William Pennington

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William Pennington
William Pennington portrait.jpg
23rd Speaker of the United States House of Representatives
In office
February 1, 1860 – March 3, 1861
Preceded byJames L. Orr
Succeeded byGalusha A. Grow
Member of the U.S. House of Representatives
from New Jersey's 5th district
In office
March 4, 1859 – March 3, 1861
Preceded byJacob R. Wortendyke
Succeeded byNehemiah Perry
13th Governor of New Jersey
In office
October 27, 1837 – October 27, 1843
Preceded byPhilemon Dickerson
Succeeded byDaniel Haines
Member of the New Jersey General Assembly
In office
1828
Personal details
Born(1796-05-04)May 4, 1796
Newark, New Jersey
DiedFebruary 16, 1862(1862-02-16) (aged 65)
Newark, New Jersey
Political partyRepublican
Alma materPrinceton College
ProfessionLaw

William Pennington (May 4, 1796 – February 16, 1862) was an American politician and lawyer, the Governor of New Jersey from 1837 to 1843, and Speaker of the House during his one term in Congress.

Life and career[edit]

Born in Newark, New Jersey, he graduated from the College of New Jersey (now Princeton University) in 1813 and then studied law with Theodore Frelinghuysen. He was admitted to the bar in 1817 and served as a clerk of the United States District Court for the District of New Jersey (where his father was a judge) from 1817 to 1826.

As a member of the Whig party, he was elected to the New Jersey General Assembly in 1828, and then was elected Governor of New Jersey annually from 1837 to 1843. His tenure as governor was marked by the "Broad Seal War" controversy. Following a disputed election for Congressional Representatives in New Jersey, Pennington certified the election of five Whig candidates while five Democrats were certified by the Democratic Secretary of State. After a lengthy dispute, the Democrats were eventually seated.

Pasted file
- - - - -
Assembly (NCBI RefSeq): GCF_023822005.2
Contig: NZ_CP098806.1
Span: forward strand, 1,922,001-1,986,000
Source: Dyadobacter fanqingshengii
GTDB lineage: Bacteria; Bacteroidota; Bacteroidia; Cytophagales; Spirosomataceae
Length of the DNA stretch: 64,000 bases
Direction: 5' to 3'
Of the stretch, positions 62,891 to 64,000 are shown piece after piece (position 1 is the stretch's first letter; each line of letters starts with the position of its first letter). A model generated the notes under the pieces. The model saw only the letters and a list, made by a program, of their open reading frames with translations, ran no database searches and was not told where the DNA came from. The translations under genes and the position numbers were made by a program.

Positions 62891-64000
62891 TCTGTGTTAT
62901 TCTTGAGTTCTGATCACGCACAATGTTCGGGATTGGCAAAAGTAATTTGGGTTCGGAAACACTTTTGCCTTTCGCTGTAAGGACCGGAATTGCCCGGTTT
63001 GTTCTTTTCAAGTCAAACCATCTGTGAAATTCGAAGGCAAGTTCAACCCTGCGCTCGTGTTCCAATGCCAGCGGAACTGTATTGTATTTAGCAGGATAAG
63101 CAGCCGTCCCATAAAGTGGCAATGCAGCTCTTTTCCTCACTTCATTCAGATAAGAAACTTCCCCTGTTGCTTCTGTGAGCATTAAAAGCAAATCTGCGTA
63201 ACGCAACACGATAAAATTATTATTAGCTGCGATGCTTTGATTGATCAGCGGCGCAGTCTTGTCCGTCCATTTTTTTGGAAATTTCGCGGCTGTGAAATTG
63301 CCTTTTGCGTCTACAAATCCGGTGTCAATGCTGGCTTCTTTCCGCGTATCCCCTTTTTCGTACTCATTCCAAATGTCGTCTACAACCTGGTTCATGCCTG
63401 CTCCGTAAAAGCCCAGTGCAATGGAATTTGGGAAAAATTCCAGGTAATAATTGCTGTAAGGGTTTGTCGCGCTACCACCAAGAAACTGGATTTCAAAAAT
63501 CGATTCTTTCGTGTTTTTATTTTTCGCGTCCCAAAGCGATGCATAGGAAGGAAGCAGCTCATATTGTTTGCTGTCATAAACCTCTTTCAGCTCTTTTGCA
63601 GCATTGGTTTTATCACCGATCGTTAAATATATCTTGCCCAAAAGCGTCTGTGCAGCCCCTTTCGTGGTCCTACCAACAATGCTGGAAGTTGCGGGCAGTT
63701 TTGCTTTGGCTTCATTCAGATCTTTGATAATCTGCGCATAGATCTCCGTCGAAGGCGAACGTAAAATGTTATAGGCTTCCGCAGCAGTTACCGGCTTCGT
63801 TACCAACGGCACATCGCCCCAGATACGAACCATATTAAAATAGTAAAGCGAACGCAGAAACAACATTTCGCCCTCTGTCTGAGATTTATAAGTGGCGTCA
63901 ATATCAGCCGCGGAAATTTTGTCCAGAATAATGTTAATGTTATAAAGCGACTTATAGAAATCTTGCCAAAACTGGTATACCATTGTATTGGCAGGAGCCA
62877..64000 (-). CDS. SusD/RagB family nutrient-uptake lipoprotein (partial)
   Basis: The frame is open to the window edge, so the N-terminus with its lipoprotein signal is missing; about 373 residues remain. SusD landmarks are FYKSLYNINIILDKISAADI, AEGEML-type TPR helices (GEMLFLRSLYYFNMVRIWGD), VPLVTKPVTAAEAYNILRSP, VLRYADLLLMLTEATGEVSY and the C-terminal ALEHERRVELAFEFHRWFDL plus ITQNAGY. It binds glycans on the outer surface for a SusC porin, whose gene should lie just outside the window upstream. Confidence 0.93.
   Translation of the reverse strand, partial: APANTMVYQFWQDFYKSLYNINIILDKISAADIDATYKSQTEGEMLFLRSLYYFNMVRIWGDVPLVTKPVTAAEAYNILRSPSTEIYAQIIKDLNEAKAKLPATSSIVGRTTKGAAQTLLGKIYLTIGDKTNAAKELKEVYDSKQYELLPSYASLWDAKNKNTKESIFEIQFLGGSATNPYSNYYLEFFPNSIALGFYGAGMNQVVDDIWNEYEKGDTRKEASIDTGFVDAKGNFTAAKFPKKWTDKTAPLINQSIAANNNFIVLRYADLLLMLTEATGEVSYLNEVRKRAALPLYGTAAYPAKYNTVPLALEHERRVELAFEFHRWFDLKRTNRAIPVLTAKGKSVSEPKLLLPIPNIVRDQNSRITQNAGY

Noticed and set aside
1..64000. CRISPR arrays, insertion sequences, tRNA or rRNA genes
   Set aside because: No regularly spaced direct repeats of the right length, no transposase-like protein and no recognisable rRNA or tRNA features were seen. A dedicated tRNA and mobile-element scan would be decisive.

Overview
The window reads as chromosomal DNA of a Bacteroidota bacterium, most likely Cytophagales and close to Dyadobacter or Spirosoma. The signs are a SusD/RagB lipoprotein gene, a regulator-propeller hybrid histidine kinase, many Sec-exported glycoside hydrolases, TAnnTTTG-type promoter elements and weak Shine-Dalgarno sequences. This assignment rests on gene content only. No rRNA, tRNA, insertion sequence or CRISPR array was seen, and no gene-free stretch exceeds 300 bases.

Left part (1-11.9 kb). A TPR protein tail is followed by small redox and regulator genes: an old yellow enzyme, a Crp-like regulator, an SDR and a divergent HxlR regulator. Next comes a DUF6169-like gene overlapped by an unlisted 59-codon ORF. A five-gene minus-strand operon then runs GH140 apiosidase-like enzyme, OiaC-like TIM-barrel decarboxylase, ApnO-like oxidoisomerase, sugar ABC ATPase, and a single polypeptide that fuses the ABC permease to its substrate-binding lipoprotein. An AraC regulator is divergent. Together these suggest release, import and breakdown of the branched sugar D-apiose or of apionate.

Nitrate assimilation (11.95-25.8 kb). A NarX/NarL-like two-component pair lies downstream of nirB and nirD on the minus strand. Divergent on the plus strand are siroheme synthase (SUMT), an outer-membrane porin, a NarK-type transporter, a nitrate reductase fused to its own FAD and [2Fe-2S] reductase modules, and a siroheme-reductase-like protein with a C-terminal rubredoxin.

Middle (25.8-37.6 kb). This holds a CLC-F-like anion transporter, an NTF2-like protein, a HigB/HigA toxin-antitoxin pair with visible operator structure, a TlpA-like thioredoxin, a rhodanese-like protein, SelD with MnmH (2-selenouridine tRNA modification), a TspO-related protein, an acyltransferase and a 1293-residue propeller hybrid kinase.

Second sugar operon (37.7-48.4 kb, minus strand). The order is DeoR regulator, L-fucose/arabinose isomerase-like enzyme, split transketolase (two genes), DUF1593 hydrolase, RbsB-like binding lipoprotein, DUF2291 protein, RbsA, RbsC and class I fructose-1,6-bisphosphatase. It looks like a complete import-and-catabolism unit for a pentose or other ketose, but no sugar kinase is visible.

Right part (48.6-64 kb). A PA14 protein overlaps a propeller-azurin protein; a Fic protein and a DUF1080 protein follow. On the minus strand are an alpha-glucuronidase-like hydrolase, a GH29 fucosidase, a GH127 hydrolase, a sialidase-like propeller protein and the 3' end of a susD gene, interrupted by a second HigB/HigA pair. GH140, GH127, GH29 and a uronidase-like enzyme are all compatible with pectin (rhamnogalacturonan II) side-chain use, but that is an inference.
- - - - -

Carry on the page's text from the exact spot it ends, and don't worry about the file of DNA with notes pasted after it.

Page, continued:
In November 1858, Pennington was elected as a Republican to represent New Jersey's 5th congressional district in the U.S. House during the 36th Congress. Following a protracted election for speaker of the House of Representatives, 44 ballots over the course of eight weeks (December 5, 1859 through February 1, 1860), he was elected to the post.[1] This was the third time since 1789 that the House elected a freshmen congressmen as its speaker (after Frederick A. Muhlenberg in 1789 and Henry Clay in 1811); such a feat has not been repeated since.[2]

In March 1861 he penned his name on the Corwin Amendment, a proposed amendment to the U.S. Constitution shielding state "domestic institutions" (slavery) from the constitutional amendment process and from abolition or interference by Congress. Submitted to the states for ratification shortly before the outbreak of the Civil War, it was not ratified by the requisite number of states.

After running unsuccessfully for reelection in 1860 to the 37th Congress, he returned to New Jersey. He died in Newark of an unintentional morphine overdose[3] and was interred at Mount Pleasant Cemetery in Newark.

See also[edit]

References[edit]

  1. ^ "Speaker Elections Decided by Multiple Ballots". history.house.gov. United States House of Representatives. Retrieved February 18, 2019.
  2. ^ Heitshusen, Valerie (February 11, 2011). "The Speaker of the House: House Officer, Party Leader, and Representative" (PDF). CRS Report for Congress. Washington, D.C.: Congressional Research Service, the Library of Congress. Retrieved February 18, 2019.
  3. ^ Rojas, Warren (October 8, 2015). "'Interim Speaker' Stumps Scholars". Roll Call. Washington, DC.

Sources[edit]

Political offices
Preceded by
Philemon Dickerson
Governor of New Jersey
October 27, 1837 – October 27, 1843
Succeeded by
Daniel Haines
Preceded by
James L. Orr
Speaker of the U.S. House of Representatives
February 1, 1860 – March 4, 1861
Succeeded by
Galusha A. Grow
U.S. House of Representatives
Preceded by
Jacob R. Wortendyke
Member of the U.S. House of Representatives
from New Jersey's 5th congressional district

March 4, 1859 – March 4, 1861
Succeeded by
Nehemiah Perry